Property Law Services in St. Louis MO Can Help Commercial Clients

Commercial leases are an important part of many businesses, and negotiating favorable terms can put a business owner in position for success. Potential tenants should remember that lease agreements are structured in favor of the landlord, and they should consider hiring a lawyer with Van Dillen & Flood P.C. to evaluate the terms and negotiate for modifications.

Evaluate the Lease Length

Once the owner chooses a potential rental location, completed an application and had it approved, they receive forms for the lease. One of the first matters to be determined by Property Law Services St. Louis MO is the lease length. One or two years is standard for smaller businesses, with a renewal option included. With a shorter lease, the owner is not tied down but they can stay if the property fits the company. However, for restaurants and other location-dependent businesses, a longer-term lease may make sense.

Consider Comparable Rents

The rental amount is a primary consideration in commercial leases. Owners should learn the average local cost before negotiating a fair price. Rent increases should be discussed during renewal negotiations so there are no unpleasant surprises later. The landlord may want to increase rent for every additional year, and a client’s attorney may work out a limit on increases to keep rent affordable. An attorney with a focus on Property Law Services St. Louis MO can also help a client negotiate matters regarding security deposits.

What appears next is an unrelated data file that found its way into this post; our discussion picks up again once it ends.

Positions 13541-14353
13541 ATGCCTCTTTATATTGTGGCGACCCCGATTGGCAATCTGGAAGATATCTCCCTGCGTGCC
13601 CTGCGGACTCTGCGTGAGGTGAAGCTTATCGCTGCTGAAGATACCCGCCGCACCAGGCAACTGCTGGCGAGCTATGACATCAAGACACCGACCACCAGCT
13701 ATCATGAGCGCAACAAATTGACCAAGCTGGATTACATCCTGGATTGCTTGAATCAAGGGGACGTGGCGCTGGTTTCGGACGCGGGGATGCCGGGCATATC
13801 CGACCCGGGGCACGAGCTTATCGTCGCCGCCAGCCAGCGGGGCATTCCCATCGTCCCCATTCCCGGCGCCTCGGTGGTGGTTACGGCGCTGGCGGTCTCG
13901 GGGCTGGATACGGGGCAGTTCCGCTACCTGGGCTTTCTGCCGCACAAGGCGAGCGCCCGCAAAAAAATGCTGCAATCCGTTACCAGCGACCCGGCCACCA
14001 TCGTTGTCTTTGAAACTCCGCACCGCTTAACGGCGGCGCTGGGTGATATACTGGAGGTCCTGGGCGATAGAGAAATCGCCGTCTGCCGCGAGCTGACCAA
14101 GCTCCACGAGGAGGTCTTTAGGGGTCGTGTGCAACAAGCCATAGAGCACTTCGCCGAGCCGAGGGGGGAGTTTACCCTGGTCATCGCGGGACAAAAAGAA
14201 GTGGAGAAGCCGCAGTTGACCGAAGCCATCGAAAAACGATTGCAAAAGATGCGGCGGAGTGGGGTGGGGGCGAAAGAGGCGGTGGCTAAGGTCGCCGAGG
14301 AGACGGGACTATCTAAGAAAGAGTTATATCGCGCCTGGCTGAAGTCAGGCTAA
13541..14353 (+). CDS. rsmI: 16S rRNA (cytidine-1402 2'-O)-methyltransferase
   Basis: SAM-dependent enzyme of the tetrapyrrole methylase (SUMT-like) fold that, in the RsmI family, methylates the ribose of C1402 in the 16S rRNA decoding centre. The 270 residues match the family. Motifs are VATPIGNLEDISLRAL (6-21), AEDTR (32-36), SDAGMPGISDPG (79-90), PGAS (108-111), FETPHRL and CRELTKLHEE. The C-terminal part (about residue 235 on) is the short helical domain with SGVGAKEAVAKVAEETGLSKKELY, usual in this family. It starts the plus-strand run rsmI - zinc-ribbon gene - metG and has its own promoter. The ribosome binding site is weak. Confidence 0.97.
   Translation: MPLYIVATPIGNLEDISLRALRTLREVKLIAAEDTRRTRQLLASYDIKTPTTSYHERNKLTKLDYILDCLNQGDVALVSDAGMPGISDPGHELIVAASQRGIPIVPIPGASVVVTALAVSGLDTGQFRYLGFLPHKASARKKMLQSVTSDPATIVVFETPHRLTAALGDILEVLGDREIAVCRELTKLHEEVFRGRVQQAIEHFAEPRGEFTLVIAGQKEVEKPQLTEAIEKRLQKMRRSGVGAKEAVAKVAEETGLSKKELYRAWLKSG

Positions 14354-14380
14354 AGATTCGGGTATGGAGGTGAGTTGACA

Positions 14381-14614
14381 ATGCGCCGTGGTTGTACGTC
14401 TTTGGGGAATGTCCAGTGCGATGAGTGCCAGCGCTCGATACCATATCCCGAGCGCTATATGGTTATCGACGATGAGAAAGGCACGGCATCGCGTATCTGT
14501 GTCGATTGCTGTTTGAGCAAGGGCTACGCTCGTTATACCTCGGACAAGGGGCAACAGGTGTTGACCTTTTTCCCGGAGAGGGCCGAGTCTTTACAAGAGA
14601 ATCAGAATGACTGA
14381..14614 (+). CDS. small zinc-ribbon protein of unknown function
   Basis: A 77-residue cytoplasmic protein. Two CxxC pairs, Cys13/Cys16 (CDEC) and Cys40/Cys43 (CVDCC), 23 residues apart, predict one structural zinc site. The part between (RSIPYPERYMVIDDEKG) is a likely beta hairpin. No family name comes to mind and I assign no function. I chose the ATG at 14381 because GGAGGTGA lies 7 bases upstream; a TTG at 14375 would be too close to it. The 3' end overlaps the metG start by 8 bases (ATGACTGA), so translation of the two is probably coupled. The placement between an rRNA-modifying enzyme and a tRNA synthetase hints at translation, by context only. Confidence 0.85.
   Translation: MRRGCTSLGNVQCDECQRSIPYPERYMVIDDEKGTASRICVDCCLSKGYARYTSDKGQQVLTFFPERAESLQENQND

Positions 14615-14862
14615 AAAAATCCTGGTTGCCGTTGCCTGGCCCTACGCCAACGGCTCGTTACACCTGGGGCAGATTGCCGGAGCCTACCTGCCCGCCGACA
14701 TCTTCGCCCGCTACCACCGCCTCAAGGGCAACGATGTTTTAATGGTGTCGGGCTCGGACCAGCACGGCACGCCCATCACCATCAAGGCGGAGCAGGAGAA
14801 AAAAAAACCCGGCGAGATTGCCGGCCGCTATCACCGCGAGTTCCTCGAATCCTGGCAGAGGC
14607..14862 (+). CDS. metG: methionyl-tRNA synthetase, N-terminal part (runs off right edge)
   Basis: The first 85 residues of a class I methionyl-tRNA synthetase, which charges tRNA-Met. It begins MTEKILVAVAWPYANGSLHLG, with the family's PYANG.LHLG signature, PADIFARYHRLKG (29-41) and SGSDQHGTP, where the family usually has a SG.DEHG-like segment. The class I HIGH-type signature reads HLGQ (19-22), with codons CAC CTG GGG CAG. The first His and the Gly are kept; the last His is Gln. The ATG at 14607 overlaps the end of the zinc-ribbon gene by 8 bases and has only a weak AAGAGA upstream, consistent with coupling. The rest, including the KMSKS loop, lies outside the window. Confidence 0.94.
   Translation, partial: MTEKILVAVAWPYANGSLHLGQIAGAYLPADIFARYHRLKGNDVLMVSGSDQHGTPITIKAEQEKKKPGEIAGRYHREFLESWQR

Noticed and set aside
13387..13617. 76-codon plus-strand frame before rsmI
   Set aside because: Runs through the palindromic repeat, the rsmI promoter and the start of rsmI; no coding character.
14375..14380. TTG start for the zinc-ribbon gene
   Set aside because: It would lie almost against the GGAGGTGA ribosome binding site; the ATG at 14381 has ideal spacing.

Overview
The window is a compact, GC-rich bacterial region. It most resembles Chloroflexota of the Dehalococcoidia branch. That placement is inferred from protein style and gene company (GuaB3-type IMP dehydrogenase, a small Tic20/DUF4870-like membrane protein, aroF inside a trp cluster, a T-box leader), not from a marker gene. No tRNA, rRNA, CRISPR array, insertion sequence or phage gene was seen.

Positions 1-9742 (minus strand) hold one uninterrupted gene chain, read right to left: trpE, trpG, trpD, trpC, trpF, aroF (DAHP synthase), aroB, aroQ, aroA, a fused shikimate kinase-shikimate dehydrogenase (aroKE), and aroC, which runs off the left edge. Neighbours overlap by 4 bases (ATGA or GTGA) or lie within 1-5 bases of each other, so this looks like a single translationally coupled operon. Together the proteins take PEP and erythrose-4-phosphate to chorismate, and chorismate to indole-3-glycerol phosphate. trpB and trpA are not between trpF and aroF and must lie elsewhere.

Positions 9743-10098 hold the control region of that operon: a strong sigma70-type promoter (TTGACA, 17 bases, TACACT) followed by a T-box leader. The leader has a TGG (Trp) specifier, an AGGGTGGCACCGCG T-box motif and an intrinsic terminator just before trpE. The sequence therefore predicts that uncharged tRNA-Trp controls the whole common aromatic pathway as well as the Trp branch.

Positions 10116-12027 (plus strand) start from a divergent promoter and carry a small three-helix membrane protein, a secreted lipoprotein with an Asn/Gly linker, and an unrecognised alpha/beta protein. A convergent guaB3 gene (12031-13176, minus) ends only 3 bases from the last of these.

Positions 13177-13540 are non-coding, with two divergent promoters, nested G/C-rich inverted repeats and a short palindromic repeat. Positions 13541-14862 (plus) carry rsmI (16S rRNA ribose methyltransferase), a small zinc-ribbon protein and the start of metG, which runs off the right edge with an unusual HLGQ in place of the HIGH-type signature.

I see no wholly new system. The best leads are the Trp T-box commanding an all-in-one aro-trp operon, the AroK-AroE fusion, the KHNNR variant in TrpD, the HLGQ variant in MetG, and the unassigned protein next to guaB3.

Find Hidden Costs

There are two types of commercial leases: gross and net. In a gross lease all costs and fees are included, and in a net lease, the tenant pays costs other than rent. Many leases leave the tenant liable for maintenance costs and other expenses. Clients and attorneys should negotiate for the most favorable terms possible in this section, and they should negotiate limits on these costs.

Ask for Beneficial Modifications

A lawyer handling property law services in St. Louis, MO can ask for lease modifications to benefit the client. For example, a sublease clause may be helpful to those who need to close or relocate. In some instances, a business owner may want a clause that keeps the landlord from renting a unit to a similar company. All of these terms, and others, can make the difference between a business’ success or failure.

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